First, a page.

The Hollywood experiment

Kevin Grevioux, star of the “Underworld” movie series,
moved from a laboratory to an actor’s trailer.  

Every actor has that breakthrough moment when he or she knows that acting is life’s calling. For some, it’s the magical lure of stardom; others are inspired after witnessing a seminal performance. For Kevin Grevioux, creator and star of the “Underworld” film series, it was an overheard conversation in a laboratory at the National Cancer Institute that changed the course of his life.

Grevioux Kevin Grevioux

While working on his master’s degree at Howard University, Grevioux was serving as a research assistant at the NCI. One day, he heard a freshly minted Ph.D. talking to someone else in the lab. “She mentioned that at 30 years old, she wasn’t even making $30,000,” recalls Grevioux. “I was thinking, ‘Here I am, 24 or 25 years old. How long is it going to take me to finish the master’s program and then get my Ph.D.? What kind of money am I realistically looking at making?’”

The depressing mental calculations sealed Grevioux’s decision to abandon the lab for the bright lights of Hollywood, where he has become a major player in the world of science fiction entertainment. Yet he never fully abandoned science. “Science is my passion. I love it,” he says emphatically. “All the things I do (in the film industry) are based on science.”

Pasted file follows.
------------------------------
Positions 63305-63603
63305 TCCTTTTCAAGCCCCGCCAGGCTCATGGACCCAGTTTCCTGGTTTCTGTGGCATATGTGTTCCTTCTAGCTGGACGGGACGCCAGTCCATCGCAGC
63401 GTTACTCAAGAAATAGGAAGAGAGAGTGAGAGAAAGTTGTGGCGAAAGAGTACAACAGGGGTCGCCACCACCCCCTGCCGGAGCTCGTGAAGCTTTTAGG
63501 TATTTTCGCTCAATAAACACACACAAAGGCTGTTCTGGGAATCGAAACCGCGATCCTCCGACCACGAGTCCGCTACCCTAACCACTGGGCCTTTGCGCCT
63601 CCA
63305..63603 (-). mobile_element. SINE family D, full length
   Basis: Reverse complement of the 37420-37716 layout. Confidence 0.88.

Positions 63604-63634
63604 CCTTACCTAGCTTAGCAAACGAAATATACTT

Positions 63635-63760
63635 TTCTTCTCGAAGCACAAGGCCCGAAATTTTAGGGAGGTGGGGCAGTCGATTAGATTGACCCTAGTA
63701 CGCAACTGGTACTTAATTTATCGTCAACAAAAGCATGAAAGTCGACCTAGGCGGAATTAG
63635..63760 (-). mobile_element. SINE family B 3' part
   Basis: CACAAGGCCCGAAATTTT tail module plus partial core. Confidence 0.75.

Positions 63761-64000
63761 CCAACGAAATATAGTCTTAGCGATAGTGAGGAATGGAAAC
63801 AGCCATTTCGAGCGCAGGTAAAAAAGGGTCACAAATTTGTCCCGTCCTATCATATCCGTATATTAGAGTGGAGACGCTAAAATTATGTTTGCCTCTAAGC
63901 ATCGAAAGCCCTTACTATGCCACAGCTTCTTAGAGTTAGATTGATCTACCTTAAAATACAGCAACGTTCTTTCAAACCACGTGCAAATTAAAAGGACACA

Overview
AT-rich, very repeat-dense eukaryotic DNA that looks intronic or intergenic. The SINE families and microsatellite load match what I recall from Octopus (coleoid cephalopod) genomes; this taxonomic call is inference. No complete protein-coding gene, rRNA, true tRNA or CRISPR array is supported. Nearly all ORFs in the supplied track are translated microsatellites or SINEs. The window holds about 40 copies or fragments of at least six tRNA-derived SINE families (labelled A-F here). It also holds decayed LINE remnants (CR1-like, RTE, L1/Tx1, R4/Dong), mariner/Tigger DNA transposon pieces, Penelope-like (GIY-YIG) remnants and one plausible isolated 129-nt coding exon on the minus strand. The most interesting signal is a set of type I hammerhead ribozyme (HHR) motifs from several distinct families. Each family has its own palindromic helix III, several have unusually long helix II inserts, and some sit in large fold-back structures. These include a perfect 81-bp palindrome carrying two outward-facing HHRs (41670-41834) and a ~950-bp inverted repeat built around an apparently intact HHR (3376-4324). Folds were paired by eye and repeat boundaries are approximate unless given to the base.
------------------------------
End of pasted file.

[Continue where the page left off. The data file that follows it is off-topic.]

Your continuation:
Grevioux’s interest in science dates back to a childhood fascination with the natural world, when he would spend hours poring over encyclopedia entries about snakes, spiders and other critters and catching salamanders and locusts in the woods of Minnesota. But it was dinosaurs  that instilled his deeper fascination with science fiction: They were, Grevioux recalls, the “bridge at which real science and science fiction came together.”

Figuring that science fiction was not a legitimate career option, Grevioux instead decided to enter a premed program at Howard University, from which he graduated in 1987 with a degree in microbiology. Grevioux then began working on his master’s degree in genetic engineering, which led to his stint as a research assistant at the NCI. “I was the low man on the totem pole,” he remembers of his time at the NCI, one whose responsibilities included “cell feeding, cell harvesting, gel electrophoresis, DNA isolation, making the solutions.”

However, Grevioux always felt that he was, in his words, “atypical for science. I’ve fought more stereotypes when I was in science than I did when I was outside of science,” he states. Colleagues would inquire why someone with his tall, broad and muscular build wasn’t on the college football team. As he plodded through life as a master's student, Grevioux began taking acting and writing courses as a creative outlet.

Then came that fateful moment when he overheard his colleagues' sobering conversation, which inspired Grevioux to make his move from Washington, D.C., to Los Angeles. His parents were horrified. But Grevioux reasoned that it was a now-or-never kind of moment for him to enter the entertainment industry. “School will always be there, so you might as well go for it. In a way, (the film industry) does represent the last bastion of hope you have to fulfill a dream,” he says with a chuckle.